5 important things I learned from National Suicide Prevention Day
On National Suicide Prevention Day I attended a local event run by Suffolk Mind. As someone that connects with people every day that suffer from loneliness, mental health issues and a lack of community, I want to prepare myself to be able to help if someone is feeling suicidal. As mental health becomes more of an epidemic I also want to be in a position that I could help my friends and family without them needing to ask. Lastly as someone who has to be very conscious of managing my own mental health, I find the information very valuable for my own wellbeing too. You never know when someone may need your help. Here are 5 important things I learned from National Suicide Prevention Day, to help you take care of yourself and those around you.
1: There are lots of lovely people waiting to help you
If you are currently feeling suicidal, in a state of despair or in need of some extra help, there are wonderful people waiting and they want to help you. You are not alone. If you know someone that needs help these are the places to go:
*For urgent medical attention: call 999
*For someone to listen: Samaritans 116 123 (free to call) or email: email@example.com
Samaritans are there 24 hours a day, 365 days a year. You don’t have to be suicidal to call.
2: The biggest reason for calls to Suffolk Night Owls is loneliness
Please find comfort if you feel lonely, you are not alone in feeling that way. Suffolk Night Owls receive the most contact from people that feel lonely. As someone that has personally experienced extreme feelings of loneliness, it really can make you feel like you’re completely isolated from the rest of the world. There are lots of ways to deal with loneliness and as like other emotions it will pass. Things will and do get better. If you, or someone you know, are feeling lonely you can find posts to stop feeling lonely here. If the feelings persist, seek additional help. There is no shame in getting help.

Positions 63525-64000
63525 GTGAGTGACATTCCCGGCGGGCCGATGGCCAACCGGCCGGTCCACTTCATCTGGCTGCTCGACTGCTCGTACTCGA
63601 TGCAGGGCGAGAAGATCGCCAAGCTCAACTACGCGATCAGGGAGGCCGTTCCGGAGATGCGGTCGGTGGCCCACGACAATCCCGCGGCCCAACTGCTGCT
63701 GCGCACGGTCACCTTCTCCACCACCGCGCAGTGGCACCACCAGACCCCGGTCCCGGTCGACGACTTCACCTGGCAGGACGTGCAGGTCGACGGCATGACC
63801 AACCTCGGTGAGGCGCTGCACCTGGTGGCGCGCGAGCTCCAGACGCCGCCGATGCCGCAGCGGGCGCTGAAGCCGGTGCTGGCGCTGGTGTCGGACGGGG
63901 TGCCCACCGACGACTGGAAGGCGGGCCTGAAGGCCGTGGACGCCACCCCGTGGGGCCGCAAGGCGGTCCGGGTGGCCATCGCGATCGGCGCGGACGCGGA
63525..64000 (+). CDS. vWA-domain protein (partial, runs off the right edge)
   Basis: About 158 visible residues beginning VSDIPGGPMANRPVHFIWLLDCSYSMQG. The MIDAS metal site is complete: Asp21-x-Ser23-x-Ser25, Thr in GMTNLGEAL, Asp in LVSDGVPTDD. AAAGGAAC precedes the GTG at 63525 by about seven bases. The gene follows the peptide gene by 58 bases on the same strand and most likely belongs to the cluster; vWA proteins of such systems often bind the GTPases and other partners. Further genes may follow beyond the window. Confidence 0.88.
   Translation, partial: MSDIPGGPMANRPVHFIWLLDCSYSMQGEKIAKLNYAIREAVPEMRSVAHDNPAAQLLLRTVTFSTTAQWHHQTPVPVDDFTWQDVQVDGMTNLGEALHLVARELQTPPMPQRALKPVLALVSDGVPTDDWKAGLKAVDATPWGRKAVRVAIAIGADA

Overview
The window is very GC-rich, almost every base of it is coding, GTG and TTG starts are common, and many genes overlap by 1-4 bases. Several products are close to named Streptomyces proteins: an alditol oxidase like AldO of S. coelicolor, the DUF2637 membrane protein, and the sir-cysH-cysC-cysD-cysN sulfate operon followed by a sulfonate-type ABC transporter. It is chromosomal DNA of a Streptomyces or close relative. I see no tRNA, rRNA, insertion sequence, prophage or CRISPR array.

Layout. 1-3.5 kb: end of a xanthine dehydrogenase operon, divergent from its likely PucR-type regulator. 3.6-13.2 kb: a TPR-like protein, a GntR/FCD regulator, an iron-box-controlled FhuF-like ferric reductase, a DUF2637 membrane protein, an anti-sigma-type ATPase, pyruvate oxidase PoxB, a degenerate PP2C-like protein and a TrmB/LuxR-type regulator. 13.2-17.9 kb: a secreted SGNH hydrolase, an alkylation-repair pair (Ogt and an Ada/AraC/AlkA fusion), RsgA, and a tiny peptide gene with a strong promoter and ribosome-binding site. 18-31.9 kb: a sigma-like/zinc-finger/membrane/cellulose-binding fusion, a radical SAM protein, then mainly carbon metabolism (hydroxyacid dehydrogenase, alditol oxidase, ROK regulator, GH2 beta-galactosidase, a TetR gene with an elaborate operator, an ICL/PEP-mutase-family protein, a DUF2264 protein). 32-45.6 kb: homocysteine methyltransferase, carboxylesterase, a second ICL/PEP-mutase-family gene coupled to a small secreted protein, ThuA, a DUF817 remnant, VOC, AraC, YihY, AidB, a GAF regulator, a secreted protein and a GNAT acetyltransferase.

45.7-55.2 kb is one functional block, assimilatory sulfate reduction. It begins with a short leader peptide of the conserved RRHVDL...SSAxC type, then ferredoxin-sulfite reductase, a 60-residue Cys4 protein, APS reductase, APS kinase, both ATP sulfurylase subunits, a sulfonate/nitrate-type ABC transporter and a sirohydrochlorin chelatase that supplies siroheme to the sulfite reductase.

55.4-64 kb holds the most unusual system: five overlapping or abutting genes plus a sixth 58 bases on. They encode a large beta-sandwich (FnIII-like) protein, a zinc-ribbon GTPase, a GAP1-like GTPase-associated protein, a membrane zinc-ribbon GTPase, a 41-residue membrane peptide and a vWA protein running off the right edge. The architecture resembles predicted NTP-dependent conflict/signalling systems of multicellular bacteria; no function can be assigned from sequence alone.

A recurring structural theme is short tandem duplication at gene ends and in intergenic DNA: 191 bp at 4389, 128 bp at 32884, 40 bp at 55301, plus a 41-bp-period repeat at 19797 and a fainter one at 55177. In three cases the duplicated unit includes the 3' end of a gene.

3: When people feel listened to it can save their life
Lots of people feel lonely because they don’t feel heard. A simple conversation can save a life. Samaritans encourage us to listen to the really important things friends, family and colleagues need to tell us. Devote time and attention to being a listener. It can be easy to be too busy, but we must consciously care for those around us.
Here are tips from Samaritans on how to listen and offer support to others:
4: Talking about suicide doesn’t put the idea in someone’s head
If someone is distressed, depressed or not behaving like themselves it is ok to ask them if they feel suicidal. Talking about suicide does not put the idea in their head and if they are having suicidal thoughts, it opens up the conversation so that you can help them further.
If you are feeling suicidal, talk to someone. The people around you want to help you or sometimes it is easier to speak to a stranger, Samaritans are there for you 24/7.
5: There are emotional needs we ALL need to fulfil to live a healthy and balanced life
Most of us find it difficult to identify when our emotional needs are not being met and what we can do about it. Mind identify that we need to fulfil the following for a healthy and balanced life:
Security – to feel safe and secure
Control – and to recognise what we can’t control
Attention – to give and receive it
Emotional Connection to others
Respect – feeling valued by others
Privacy – time and space to ourselves
Meaning & Purpose
Suffolk Mind run an introductory training which will help you understand your own wellbeing, and that of people around you – whether at work, home or in any other context. It will inspire you with practical ideas about making your workplace an environment that enables people to get their emotional needs met, leading to improved performance and healthier people.
I have been on this course and I cannot recommend it enough. If I have a bad day, I revisit the list of emotional needs and can quickly identify which one I’m not meeting and am able to consequently help myself feel better. Sign up here.
If you missed it, I was featured briefly on an interview with BBC Radio Suffolk on the day: